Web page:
The liberals have the bit between their teeth: they are demanding a meeting with Obama, and Weiner says the House won’t pass a bill without the public option. But the real action is in the Senate. Obama summoned the Senate Blue Dogs to the White House for a talking-to today. Carper says that in the meeting, they told Obama that they wouldn’t vote for a bill that wasn’t cost-effective and revenue-neutral. Mark Begich came out of the meeting at the White House and said Obama put a lot of effort into allaying concerns regarding costs, apparently with success. Begich, like Wyden, is concerned about issues other than the public option itself, and doesn’t want the bill to live or die on the public-option issue (Wyden, Mr. Coop, has concerns about Obama’s plan, but they don’t appear to relate to the public option itself). I’m thinking Begich will vote for the public option if need be, and he’s probably not the only one. But I have a feeling that the meeting also sounded a bit like what Obama’s buddy Dick Durbin said in July – there’s a price you pay for being a member in good standing in the Democratic caucus. In other words, cloture, reconciliation, and the public option. Obama should make the threats: every Democrat must stand up, at the very least, for the concept of majority rule, just as the Republicans did when they ran the store.
New HELP Committee Chairman Tom Harkin said his Blue Dog colleagues don’t all like the public option but they won’t vote against it; he himself doesn’t insist on the option but he says we’ll get one. Reid likewise says he’s okay with coops – apparently Obama put out the word not to foreclose options yet, so as to avoid scaring off people like Snowe, but I don’t know how long they can do that. Other public-option proponents pushed their case today – coops are impractical because private insurers have sweetheart deals with local providers which would have to be broken up by statute, and that it is impractical also to have individual mandates without the public option, because then the insurers will own us all lock, stock and barrel; unless a coop is national or regional, with health coverage guaranteed permanently – a half-step away from the public option -- there will be resistance from the House.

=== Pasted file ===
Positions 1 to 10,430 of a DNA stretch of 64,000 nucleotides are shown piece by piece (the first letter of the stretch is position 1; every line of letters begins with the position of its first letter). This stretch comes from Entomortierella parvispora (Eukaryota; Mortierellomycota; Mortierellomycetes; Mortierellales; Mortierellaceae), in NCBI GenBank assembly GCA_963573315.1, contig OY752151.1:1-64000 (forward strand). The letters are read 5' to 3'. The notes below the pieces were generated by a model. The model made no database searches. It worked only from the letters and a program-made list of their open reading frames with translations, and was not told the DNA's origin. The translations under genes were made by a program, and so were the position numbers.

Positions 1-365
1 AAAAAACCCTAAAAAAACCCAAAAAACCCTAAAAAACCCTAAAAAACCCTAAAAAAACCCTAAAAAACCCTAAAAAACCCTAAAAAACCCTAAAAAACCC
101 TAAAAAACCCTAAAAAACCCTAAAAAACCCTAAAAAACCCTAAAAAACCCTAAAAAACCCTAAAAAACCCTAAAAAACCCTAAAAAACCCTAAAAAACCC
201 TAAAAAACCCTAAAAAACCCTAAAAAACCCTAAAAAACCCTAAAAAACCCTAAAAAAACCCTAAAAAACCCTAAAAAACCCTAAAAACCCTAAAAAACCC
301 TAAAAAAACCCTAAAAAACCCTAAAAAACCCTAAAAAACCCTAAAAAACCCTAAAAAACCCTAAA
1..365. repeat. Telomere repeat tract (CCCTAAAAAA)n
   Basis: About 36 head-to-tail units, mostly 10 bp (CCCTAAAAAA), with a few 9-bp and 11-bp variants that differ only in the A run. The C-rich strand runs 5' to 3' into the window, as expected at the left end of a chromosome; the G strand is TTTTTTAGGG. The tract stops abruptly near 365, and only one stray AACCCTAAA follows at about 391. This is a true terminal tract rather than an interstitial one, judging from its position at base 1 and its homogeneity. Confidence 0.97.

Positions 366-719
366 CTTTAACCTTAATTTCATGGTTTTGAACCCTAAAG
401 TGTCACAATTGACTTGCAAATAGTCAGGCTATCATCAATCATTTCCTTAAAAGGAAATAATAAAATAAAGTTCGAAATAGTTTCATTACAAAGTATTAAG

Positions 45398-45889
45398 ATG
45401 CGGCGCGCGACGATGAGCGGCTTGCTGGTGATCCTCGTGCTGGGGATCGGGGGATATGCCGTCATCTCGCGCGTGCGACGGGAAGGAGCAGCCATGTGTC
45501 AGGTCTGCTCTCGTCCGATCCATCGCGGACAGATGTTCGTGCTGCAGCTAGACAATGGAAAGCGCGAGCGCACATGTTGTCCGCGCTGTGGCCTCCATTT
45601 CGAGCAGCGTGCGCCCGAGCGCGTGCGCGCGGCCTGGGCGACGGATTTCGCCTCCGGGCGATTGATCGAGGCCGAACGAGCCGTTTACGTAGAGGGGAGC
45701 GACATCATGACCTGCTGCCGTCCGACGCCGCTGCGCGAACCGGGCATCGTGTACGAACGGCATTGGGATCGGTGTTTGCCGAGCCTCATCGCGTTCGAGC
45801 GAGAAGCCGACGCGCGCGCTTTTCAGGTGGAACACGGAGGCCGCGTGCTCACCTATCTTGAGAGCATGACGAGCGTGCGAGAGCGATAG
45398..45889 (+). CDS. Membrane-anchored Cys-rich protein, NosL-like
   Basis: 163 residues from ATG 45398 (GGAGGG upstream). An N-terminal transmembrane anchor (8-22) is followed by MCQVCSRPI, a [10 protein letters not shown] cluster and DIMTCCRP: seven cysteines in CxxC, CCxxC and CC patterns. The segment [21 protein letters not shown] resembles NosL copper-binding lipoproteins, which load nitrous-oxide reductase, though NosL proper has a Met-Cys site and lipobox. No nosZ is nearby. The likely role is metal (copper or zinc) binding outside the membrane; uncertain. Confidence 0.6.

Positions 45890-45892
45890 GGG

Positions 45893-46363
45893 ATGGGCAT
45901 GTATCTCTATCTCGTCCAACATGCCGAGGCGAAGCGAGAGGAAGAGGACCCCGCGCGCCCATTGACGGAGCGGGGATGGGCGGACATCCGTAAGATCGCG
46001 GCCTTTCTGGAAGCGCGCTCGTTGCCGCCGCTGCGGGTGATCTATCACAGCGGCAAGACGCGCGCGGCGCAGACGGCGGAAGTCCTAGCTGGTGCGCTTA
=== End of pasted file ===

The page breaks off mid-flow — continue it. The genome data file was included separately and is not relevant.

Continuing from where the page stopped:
Speaking of Blue Dogs: the AFL-CIO, which helped Lieberman win a historic victory as an independent, is now publicly pressuring him to pull his head out of his ass and help Obama on the public option.
A key word to watch for: McCaskill suggested that the public option be “handcuffed” so that it can’t expand and swallow up all the private insurers – something that was never going to happen anyway, but give them the language if it will nail down more Blue Dogs.
And let’s all remember how much Obama has compromised already: the infamous “death panel” provisions that had nothing to do with death panels, the tort reform, the four-year timeline Obama announced, and another fact that Obama reminded us of: the public option IS the compromise, a huge retreat from the single-payer plan we really need.
The House may finish up a bill by the end of September. After the Finance Committee finally approves a bill (after more GOP footdragging), Reid will grab it, reconcile it with the HELP bill, and try to get it to the Senate floor by early October (cue more footdragging). Reid is okay with reconciliation, he thinks the Democrats will hang together on filibusters, and he expects a bill by Thanksgiving. “The Hill” thinks that Obama’s exhaustive effort to reach out to the GOP even now, is just a set-up for the reconciliation option later, on the grounds that Obama got as far as he could on the bipartisan track.
Obama has a clear political path here: stay in full campaign mode until the bill is passed, attack the insurers and increase the entirely justified public fear of them, and bash the liars and ruin their credibility so no one listens to them in November. Then plow them into the ground with the reconciliation option, just as they did to us with Bush’s asinine tax cuts for the rich.
Because, taking that path, Obama has 100 percent chance of passing the public option.